The Abseil Logging Library

The Abseil Logging library provides facilities for writing short text messages about the status of a program to stderr, disk files, or other sinks (via an extension API).

API Overview

The LOG() and CHECK() macro families are the core of the API. Each forms the beginning of a statement that additional data may optionally be streamed into just like std::cout.

All data streamed into a single macro will be concatenated and written to the logfiles as a single message with a prefix formed from metadata (time, file/line, etc.). In particular, and unlike std::cout, the library supplies a newline at the end of each message, so you shouldn’t generally end logging statements with \n or std::endl. Any newlines that are streamed in will show up in the logfiles.

For more detailed information, see the header files.

LOG() Macro

LOG() takes a severity level as an argument, which defines the granularity and type of logging information to log. The four basic severity levels are INFO, WARNING, ERROR, and FATAL. FATAL is not named idly; it causes the logging library to terminate the process after recording the streamed message. See below for more about severity levels, including best practices for picking one.

LOG(INFO) << "Hello world!";

This will produce a message in the logs like:

I0926 09:00:00.000000   12345 main.cc:10] Hello world!

The format of the metadata is documented below.

CHECK() Macro

CHECK() is an assertion. Its severity is always FATAL, so its only argument is a condition that should be true. If it isn’t, CHECK() writes to the log and terminates the process. It’s active in all build modes (unlike the C assert() macro) and logs failures to the application logs in the same way as LOG() but with additional information about what failed and where.

Like FATAL, a CHECK() assertion should be used sparingly (especially in server code) and only in cases where it is preferable to actually terminate the process rather than attempt recovery: e.g. no recovery is possible, or memory corruption could damage user data. Note that you should also be aware of where your code may be running; a CHECK() in a commandline utility or batch processing job needs less caution than a CHECK() in a user-facing service. If you are unsure where your code will run (if you are writing a utility library, for example), be conservative and assume it will be used in production-facing services and should avoid CHECK() where possible.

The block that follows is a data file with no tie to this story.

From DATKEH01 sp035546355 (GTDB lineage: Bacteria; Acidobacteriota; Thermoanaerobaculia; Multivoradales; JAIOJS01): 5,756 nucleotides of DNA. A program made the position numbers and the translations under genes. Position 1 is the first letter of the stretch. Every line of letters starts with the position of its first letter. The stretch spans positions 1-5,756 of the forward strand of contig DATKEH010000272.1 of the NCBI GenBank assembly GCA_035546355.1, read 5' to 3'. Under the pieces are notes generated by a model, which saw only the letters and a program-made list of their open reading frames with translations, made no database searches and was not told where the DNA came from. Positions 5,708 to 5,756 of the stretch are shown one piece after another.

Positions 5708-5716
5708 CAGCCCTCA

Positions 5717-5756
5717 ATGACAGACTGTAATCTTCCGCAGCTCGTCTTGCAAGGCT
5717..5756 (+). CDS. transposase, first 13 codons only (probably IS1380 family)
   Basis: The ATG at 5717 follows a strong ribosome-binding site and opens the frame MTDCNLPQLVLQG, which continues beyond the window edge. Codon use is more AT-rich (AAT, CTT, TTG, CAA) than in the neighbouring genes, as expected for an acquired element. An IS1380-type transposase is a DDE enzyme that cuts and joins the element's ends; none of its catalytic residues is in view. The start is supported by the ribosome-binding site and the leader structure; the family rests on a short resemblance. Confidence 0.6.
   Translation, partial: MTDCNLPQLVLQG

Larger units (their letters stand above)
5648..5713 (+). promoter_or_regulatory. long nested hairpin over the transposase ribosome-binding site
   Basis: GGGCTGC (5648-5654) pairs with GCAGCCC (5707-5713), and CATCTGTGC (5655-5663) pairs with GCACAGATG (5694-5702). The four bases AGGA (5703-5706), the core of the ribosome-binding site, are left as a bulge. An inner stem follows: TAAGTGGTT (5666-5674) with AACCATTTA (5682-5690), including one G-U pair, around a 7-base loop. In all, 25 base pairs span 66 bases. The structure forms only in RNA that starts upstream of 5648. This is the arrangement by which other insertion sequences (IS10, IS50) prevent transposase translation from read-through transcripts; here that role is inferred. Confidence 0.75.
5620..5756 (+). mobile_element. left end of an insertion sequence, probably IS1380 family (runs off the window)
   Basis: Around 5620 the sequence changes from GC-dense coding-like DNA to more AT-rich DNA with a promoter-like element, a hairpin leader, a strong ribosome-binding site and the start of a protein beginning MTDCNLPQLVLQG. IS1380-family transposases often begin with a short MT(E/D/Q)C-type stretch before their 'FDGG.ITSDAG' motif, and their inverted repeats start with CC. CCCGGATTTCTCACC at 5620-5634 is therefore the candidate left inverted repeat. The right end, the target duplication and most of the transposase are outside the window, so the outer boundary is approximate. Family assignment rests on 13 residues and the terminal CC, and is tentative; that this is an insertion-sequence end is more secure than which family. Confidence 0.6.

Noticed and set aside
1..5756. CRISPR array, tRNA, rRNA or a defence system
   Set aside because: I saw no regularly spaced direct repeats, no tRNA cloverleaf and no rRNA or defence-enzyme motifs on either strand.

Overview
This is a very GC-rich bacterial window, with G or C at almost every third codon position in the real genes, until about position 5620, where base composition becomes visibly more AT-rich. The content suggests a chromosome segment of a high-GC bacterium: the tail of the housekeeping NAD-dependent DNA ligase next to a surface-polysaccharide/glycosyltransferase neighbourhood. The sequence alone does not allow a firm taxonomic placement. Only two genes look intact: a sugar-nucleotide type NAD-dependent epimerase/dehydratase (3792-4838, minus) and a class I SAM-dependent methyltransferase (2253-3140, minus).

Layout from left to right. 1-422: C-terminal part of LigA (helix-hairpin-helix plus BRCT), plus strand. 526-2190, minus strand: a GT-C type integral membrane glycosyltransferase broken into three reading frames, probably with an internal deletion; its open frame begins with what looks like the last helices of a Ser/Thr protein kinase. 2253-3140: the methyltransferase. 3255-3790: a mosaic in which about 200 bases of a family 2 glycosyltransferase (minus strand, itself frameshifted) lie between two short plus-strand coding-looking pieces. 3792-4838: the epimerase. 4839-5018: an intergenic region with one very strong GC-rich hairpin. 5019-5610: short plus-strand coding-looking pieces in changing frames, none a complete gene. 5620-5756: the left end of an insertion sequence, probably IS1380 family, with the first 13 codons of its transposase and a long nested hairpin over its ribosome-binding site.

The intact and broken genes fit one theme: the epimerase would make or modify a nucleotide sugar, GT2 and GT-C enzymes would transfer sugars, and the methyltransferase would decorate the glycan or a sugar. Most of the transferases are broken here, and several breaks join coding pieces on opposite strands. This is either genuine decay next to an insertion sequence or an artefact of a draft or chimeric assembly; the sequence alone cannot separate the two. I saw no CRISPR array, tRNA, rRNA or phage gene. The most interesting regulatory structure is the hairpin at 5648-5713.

CHECK(!filenames_sorted.empty()) << "no files matched";
ProcessFile(filenames_sorted.front());

This will produce a message in the logs like:

F0926 09:00:01.000000   12345 main.cc:100] Check failed: !filenames_sorted.empty() no files matched
E0926 09:00:01.150000   12345 process_state.cc:1133] *** SIGABRT received by PID 12345 (TID 12345) on cpu 0 from PID 12345; stack trace: ***
E0926 09:00:01.250000   12345 process_state.cc:1136] PC: @     0xdeadbeef  (unknown)  raise
    @     0xdeadbeef       1920  FailureSignalHandler()
    @     0xdeadc0w5    2377680  (unknown)
(more stack frames follow)

Note that this log entry uses the prefix F for a severity level of FATAL. The text of the condition itself is logged before the streamed operands. Additionally, a stack trace is logged at severity ERROR (on lines prefixed with E) after the FATAL message but before the process terminates.

Special two-argument forms spelled CHECK_EQ(), CHECK_GT(), CHECK_STREQ() (for char* strings), etc. can be used to make assertions about comparisons between streamable, comparable types. In addition to the text of the arguments, these forms log the actual values of the arguments.

int x = 3, y = 5;
CHECK_EQ(2 * x, y) << "oops!";

This will produce a message in the logs like:

F0926 09:00:02.000000   12345 main.cc:200] Check failed: 2 * x == y (6 vs. 5) oops!

Severity Levels

The absl::LogSeverity type represents severity levels. LOG()’s parameter is actually not of this type, or of any type. Some macro tricks are used to make LOG(ERROR) work without using a macro or global symbol named ERROR. This is necessary because ERROR is defined by some popular third-party packages (e.g. Microsoft Windows) and cannot be redefined.

There are four proper severity levels:

  • INFO corresponds to absl::LogSeverity::kInfo. It describes expected events that are important for understanding the state of the program but which are not indicative of a problem. Libraries, especially low-level common libraries, should use this level sparingly lest they spam the logs of every program that uses them.

  • WARNING corresponds to absl::LogSeverity::kWarning. It describes unexpected events which may indicate a problem.

  • ERROR corresponds to absl::LogSeverity::kError. It describes unexpected problematic events that the program is able to recover from. ERROR messages should be actionable, meaning that they should describe actual problems with the software or its configuration (and not e.g. with user input) and the combination of the message, the file name and line number, and surrounding messages should be sufficient to at least understand the event being reported.

  • FATAL corresponds to absl::LogSeverity::kFatal and is the implicit severity level for CHECK failures. It describes unrecoverable problems. Logging at this level terminates the process. The FATAL logging level should be used sparingly and carefully in services, especially user-facing services, and in library code that may be included in such services. Each fatal log is a potential outage if a significant fraction of the serving jobs hit it at once.